Or…we can keep these technologies secret, forget those we have developed through the natural sequestration of competing private enterprise and traditional silo thinking. If this is where we are headed then the best investment to assure a painless end of life if you are not surrounded by humanitarian friends is my undying support for the second amendment. If you catch my drift.

Check out Right Care Folks!

Right Care Now

Right Care Now

Community Care of North Carolina goes for the gold: Proving valid reduction in hospitalization among Medicaid enrollees with Chronic Disease

Heck! With health insurance we can afford a cup of coffee!

Heck! With health insurance we can afford a cup of coffee!

I have not been posting much lately due to activities with the Patient Centered Primary Care Collaborative. We are working on an analysis of accreditation standards which will ultimately be used to verify Medical Home processes, procedures and clinical outcomes. Check out their website as you consumer types will have a chance to see what others are doing for you to assure you access to the best in health care as we reform the system over the next few decades.

I am very enthusiastic these days as I am seeing the changes I have hoped for my entire life as person with diabetes since 1966. As a child my doctor was always available to teach how to master my illness and provide tips with mechanisms I could use to reduce my cost: especially when I entered college. My docs have been so cool, I can never adequately thank them. Purchasing a glucometer and testing reagents for me when I was uninsured; providing free laser therapy when my employer dumped the plan I had in favor of becoming self insured. If you want an interesting read see an old post of mine titled Physician heroes.

Today I call your attention to Community Care of NC. The organization that employed me as their clinical informatics lead back in 2002. These folks are using a model of population management and patient care that I had seen work in Massachusetts in the 1990s. To that end my wife and I moved here in 2001 to work for CCNC. They use a centralized partnership between private healthcare industry and public agencies including Medicaid, Public Health, Mental Health and Substance Abuse Services, the NC Medical Society and the local branch or thee Academy of Family Physicians.

The central teams keep improving patient targeting and clinical outcomes analysis using a variety of statistical sources and deliver regionalized community information from 12 different 501c3 Community Care Networks. The individual Networks then put care coordinators, case managers, pharmacists and administrative staff in place to create local flavors of patient centered care. All have guiding physician committees and other staff who collaborate with subspecialists as well as local hospitals. The net result is a care continuum surrounding the sickest individuals where the team focuses on goals set by the patient, their family and the team. They have been doing this for fifteen years now and I can attest to the fact that they are one of only a few Patient Centered Medical Home Networks in the country that are using a web-native care plan accessible to all on the patient team as well as multiple other physician practice improvement web apps totally focused on education, assessment of each doctors population and measurement of patient outcome.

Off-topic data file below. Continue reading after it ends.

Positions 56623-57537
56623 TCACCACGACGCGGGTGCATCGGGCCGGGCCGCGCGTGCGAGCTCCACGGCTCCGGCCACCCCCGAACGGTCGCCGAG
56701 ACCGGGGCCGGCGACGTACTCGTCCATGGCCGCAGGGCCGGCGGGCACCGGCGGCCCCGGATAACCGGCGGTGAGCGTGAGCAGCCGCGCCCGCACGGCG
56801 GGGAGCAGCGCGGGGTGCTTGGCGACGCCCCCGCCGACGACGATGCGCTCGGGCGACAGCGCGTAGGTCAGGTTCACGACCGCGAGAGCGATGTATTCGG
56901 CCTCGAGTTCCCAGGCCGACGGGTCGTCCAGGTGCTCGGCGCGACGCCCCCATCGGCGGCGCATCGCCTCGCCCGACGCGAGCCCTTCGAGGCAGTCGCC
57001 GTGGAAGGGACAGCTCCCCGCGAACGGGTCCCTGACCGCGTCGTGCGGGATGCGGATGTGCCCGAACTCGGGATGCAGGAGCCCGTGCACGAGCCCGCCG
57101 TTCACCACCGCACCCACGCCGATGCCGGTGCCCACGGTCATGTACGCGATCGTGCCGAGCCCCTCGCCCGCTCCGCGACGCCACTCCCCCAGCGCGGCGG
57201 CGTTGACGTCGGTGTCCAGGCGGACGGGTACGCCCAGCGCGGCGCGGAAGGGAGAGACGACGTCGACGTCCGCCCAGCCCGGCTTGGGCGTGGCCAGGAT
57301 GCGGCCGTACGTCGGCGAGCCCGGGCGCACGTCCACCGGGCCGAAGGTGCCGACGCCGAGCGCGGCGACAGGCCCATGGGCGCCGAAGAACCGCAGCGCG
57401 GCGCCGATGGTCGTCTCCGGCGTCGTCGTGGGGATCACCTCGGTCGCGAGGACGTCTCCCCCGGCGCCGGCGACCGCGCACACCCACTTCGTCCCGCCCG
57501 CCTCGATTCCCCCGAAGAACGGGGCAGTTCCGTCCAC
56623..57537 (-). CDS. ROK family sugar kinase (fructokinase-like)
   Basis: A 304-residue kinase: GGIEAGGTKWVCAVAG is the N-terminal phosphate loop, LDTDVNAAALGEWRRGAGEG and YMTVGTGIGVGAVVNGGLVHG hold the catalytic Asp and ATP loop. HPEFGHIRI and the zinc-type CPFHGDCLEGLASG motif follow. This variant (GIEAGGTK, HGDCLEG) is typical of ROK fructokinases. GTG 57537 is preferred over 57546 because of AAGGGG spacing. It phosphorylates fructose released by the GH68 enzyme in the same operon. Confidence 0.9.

This week they published the proof in the pudding. After long struggles against threats to defund the program they survived. They are now audited in full and have demonstrated hospital utilization rates falling at 10% per year in the chronic disease population. We are talking HUNDREDS of MILLIONS of DOLLARS in savings folks on top of hugely improved clinical outcomes and patient satisfaction with their sense of well-being.

I have always said that I needed a lot of help in my life. Since I knew how to assemble a care team for myself I figured I may as well help others do the same. Today, in 2015 we have the mechanisms in play to reconnect patients with their physicians. Please step up and teach your docs about your needs, wants and struggles as it will take us a while to walk out of the woods.

nc hospitalization trends under CCNC

Celebrating physicians who stick with patients that are non-compliant due to financial barriers.

Reconciling data in my six health portals

Reconciling data in my six health portals

 

 

 

THERE ARE LIVES IN THE BALANCE

 

This is a synopsis of my attempt to bring affordable timely retina care to impoverished people with diabetes in Eastern NC. I sent this note to the Medicaid Managed Care entity: Community Care of North Carolina and was able to schedule a meeting as a result.

To: The Executive Director of North Carolina Community Care Networks,